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250 SUPER PIONEER
$1395
Here is a woods version of the Phantom motocrosser. Using the SDR engine, a unit famous for its low-end pulling power, the "Super" will have a high-mounted exhaust pipe tucked into the frame and out of the rider's way. Rock guards are welded to the chrome moly frame to protect the engine cases from damage in the rough. The lighting system will be direct (no battery), though there will be space provided to install one, should the owner wish. Space will also be available under the seat to carry oil to mix with the fuel, but plans for a 250 Super SDR model with oil-injection are being carried out.
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125 MX,SD, SL
$1098
Every Puch (pronounced "Pook") is all new for 1975. A totally redesigned double downtube frame sports a reworked tank, seat and airbox unit. Fenders are now bendable plastic. Overall weight has dropped. The engine is similar but with important changes. All in all, Puch, an Austrian company, has changed its 125 vastly for the better. The motocross version is pictured; other models include the SD Six Days Replica for enduro work and an SL Street Legal with complete lighting and muffling to meet all state laws.
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175 MX, SD, SL
$1198
Like the 125, the 175 is available in three versions. All are similar, but each meets the requirements of individual riders. Betor forks and Girling shocks are used. Enduro models have a resettable VDO odometer and speedo combination. Puch teams have usually done well in the ISDT, and the newest versions should do even better. Metzeler tires are standard equipment.
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125 MOTOCROSS
An owner would have to perform several modifications to the 125 before he could compete in today's hotly-contested 125 class with any hope of running with the top guns. Front suspension is too stiff. At the rear there isn't nearly enough travel. Couple that with impractical fiberglass fenders, flimsy steel rims and not enough horsepower, and you have a machine more suited to play riding, not racing.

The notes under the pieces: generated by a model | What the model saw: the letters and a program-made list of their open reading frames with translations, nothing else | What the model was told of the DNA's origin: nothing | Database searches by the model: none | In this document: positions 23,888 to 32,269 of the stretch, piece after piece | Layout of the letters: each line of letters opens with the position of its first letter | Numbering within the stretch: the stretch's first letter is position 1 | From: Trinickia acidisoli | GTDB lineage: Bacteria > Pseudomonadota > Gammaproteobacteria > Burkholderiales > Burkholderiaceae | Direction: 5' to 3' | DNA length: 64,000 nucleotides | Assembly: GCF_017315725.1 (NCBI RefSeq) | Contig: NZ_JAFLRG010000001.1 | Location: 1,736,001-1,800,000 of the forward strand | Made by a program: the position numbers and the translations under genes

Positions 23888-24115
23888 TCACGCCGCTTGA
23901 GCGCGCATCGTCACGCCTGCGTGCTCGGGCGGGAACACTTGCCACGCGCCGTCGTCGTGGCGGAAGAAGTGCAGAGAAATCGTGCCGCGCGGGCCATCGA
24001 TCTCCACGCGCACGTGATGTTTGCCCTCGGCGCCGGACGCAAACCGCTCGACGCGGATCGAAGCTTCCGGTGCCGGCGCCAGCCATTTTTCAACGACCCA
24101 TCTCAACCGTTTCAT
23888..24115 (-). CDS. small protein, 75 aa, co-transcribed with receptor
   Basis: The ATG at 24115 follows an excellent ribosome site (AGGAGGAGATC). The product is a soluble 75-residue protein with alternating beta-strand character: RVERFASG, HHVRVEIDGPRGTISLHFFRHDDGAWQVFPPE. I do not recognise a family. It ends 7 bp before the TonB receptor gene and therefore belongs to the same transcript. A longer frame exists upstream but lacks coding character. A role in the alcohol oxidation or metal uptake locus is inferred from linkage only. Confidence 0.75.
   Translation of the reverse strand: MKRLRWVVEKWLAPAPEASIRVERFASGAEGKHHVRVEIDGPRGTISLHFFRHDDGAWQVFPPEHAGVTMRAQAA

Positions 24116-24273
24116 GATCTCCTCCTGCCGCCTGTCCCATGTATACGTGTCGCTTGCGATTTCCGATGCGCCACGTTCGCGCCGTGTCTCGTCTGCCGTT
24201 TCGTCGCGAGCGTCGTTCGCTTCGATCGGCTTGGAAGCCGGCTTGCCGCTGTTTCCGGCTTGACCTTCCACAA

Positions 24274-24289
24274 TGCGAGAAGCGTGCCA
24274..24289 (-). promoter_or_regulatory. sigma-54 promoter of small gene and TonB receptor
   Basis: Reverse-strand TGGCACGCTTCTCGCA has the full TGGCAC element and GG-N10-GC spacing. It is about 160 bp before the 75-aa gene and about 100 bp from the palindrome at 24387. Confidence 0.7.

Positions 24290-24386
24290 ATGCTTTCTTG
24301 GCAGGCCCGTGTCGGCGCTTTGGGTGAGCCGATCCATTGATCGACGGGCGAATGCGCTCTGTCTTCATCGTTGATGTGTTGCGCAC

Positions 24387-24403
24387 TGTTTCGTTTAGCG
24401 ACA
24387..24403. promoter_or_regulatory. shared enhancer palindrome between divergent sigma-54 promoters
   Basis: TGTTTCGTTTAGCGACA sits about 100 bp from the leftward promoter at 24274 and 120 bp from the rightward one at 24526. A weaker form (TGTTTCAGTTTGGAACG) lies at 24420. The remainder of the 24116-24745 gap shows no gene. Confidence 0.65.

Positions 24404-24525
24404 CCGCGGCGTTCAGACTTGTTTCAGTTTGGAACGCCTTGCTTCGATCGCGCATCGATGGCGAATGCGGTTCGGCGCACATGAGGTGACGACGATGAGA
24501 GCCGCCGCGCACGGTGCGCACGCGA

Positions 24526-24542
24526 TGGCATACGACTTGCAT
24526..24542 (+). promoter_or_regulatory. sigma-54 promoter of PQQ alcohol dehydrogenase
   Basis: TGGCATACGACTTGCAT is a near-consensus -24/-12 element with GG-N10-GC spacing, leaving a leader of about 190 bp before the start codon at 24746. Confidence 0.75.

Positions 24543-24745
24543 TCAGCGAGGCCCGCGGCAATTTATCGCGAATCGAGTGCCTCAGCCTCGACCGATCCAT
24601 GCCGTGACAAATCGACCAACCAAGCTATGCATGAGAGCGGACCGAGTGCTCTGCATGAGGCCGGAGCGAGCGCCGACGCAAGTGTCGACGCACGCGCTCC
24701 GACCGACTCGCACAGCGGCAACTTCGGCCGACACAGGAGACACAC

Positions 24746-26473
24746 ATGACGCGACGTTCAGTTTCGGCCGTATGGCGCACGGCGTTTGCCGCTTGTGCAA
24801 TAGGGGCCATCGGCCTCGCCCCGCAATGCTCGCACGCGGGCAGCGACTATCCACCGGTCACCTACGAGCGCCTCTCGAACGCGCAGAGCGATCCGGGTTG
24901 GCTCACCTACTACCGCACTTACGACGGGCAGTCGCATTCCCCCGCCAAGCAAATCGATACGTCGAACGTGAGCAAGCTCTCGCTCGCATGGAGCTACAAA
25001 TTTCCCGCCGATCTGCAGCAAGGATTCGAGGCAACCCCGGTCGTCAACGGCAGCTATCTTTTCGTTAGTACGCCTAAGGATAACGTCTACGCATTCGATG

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125 SIX DAY ENDURO
As a street-legal version of the Zundapp-powered motocrosser, the little Rickman is now somewhat dated. The nickel-plated frame huddles between its double downtubes the Zundapp twostroke, an engine that is not that spectacular. Riding position feels awkward; the rider feels as though he or she is sitting on top of the bike, rather than being a part of it. All that red fiberglass is snazzy, until the first endo in the dirt.
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250 MOTOCROSS
Rickman has done a smart thing with its 250 MXer. They've bolted in the enormously powerful Montesa VR two-stroke Single, an engine that develops a broad powerband and features a tough, smooth-shifting five-speed. That engine, in the lightweight plated Rickman chassis, is responsible for some very impressive handling. Betor forks and Girling shocks do an adequate job.
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MX340 MOTOCROSS
$1645
To make a motocrosser out of the Rokon RT340, a lot of trimming had to be done. The severe pruning got the MXer down to 235 lb. dry, which makes for about 6 lb. per horsepower, one of the best power-to-weight ratios around. Non-mudding rims, an unbreakable plastic gas tank and flexible fenders help the situation. Long-travel rear suspension features Koni shocks, while Betor forks are found up front. Fast will be this machine's middlename.